image

image

 
JOIN 800,000+ MEMBERS JOINJOIN Cancel
image

Developmental Characteristics of Young Children

print
bookmark
comment
  • Currently 3/5 Stars.
You may use the stars on the left to rate and leave feedback for the current article. No registration is required. Waiting for 5 votes 3.0 of 5 stars (1 votes) — Thanks for your vote

Please fill out the following optional information before submitting your rating:



This portion of the CT Parents Plus web site will soon contain developmental information on children from birth to age three, presented in five sections. Basic information will be taken from the Brilliant Beginnings materials and then elaborated on by our Director of Education. We will also be listing web sites (including Brilliant Beginnings' own site), books and videos on each age group.

Brilliant Beginnings, LLC has developed products and resources for parents to guide them in nurturing their children's intellectual development during the first five years of life. A team of leading experts in neuroscience, child development and early childhood education have translated recent child development and neuroscientific research into meaningful, actionable steps for parents and caregivers.

"Scientists have been telling us the foundation for lifetime learning occurs during the first years of life, helping to determine how a person will learn, think, develop emotionally and reason all through their lives. They tell us brain pathways are created and reinforced by exposing young children to a 'rich, stimulating environment' but they don't tell parents what this means or what they should do," says Kathleen Healy, President of Brilliant Beginnings.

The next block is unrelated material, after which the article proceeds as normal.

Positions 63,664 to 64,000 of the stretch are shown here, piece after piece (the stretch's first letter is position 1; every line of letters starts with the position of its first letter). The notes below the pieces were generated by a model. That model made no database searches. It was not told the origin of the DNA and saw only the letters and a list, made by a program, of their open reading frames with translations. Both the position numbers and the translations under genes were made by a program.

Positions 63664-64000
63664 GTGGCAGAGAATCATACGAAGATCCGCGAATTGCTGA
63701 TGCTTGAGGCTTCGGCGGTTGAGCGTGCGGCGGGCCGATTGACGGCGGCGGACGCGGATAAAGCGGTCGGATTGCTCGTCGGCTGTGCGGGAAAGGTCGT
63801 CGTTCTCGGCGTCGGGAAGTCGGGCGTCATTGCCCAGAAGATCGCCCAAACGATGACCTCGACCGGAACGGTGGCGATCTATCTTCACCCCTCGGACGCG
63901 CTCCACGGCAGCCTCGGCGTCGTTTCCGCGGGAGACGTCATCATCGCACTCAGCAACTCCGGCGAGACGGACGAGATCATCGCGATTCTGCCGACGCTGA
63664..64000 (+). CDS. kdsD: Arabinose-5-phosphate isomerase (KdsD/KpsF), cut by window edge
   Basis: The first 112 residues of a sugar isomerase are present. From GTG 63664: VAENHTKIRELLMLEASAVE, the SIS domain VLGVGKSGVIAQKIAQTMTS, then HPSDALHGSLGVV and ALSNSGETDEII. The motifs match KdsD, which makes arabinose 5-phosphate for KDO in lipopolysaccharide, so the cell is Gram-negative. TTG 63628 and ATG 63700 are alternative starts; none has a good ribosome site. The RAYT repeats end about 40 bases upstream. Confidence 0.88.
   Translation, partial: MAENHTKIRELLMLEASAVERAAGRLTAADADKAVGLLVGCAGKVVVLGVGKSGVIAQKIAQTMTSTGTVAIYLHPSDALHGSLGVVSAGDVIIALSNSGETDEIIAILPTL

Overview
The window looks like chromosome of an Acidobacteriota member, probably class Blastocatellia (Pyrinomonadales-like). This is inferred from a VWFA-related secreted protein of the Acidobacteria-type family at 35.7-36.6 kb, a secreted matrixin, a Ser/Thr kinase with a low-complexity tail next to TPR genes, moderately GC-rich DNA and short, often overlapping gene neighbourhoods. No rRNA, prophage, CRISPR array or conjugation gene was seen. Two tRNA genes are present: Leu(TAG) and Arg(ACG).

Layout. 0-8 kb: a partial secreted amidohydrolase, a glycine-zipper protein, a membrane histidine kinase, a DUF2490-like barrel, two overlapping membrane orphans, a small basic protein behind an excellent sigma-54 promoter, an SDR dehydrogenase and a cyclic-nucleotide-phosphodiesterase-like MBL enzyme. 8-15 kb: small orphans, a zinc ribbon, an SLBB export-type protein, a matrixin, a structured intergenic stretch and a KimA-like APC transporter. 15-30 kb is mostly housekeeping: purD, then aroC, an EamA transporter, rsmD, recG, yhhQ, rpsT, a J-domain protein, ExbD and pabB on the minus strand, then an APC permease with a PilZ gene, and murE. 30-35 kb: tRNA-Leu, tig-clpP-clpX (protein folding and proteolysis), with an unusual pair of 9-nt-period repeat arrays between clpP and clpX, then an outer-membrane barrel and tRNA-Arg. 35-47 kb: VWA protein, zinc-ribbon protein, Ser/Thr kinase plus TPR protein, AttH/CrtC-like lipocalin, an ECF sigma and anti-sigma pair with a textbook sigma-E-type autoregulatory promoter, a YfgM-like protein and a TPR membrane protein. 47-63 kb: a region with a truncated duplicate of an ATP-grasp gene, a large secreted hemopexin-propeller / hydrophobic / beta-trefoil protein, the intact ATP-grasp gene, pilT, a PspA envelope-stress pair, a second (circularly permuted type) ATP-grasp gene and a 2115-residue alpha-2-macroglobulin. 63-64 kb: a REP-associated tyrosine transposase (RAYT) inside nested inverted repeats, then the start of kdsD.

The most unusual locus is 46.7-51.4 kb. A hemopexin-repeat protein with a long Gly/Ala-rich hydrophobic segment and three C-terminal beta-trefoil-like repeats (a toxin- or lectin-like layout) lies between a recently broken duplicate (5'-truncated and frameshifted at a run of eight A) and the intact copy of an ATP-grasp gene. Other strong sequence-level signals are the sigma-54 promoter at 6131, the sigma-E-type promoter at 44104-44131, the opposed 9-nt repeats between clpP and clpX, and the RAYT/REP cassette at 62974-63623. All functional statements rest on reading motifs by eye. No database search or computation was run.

This column will appear each month with information about a parenting or child development issue that has been asked of us by a parent or a home visitor or is currently being discussed in the media. It is intended to give parents and other caregivers research-based data so that they can find their own way to parent their particular child in a manner that respects the individuality of the child and fulfills the need for consistency on the part of the parent. The information in this column will come from recent research being done by noted experts in their field. If there is more than one substantiated point of view then both sides will be reported on here. You will also receive information from experienced parent educators who can back up this research by what they have seen occur in the homes of young children.
Visitor Comments (0) - Be the first to comment
Adding your comments contributes to the adoption community. Please keep all comments on topic and civil. Visitors are invited to comment and vote for or flag comments based on appropriateness and helpfulness. All comments must adhere to our commenting rules and are subject to moderation.
Settings Help Feedback
Template Settings
Width: 1024     1280
Choose a Location:
Choose a Theme: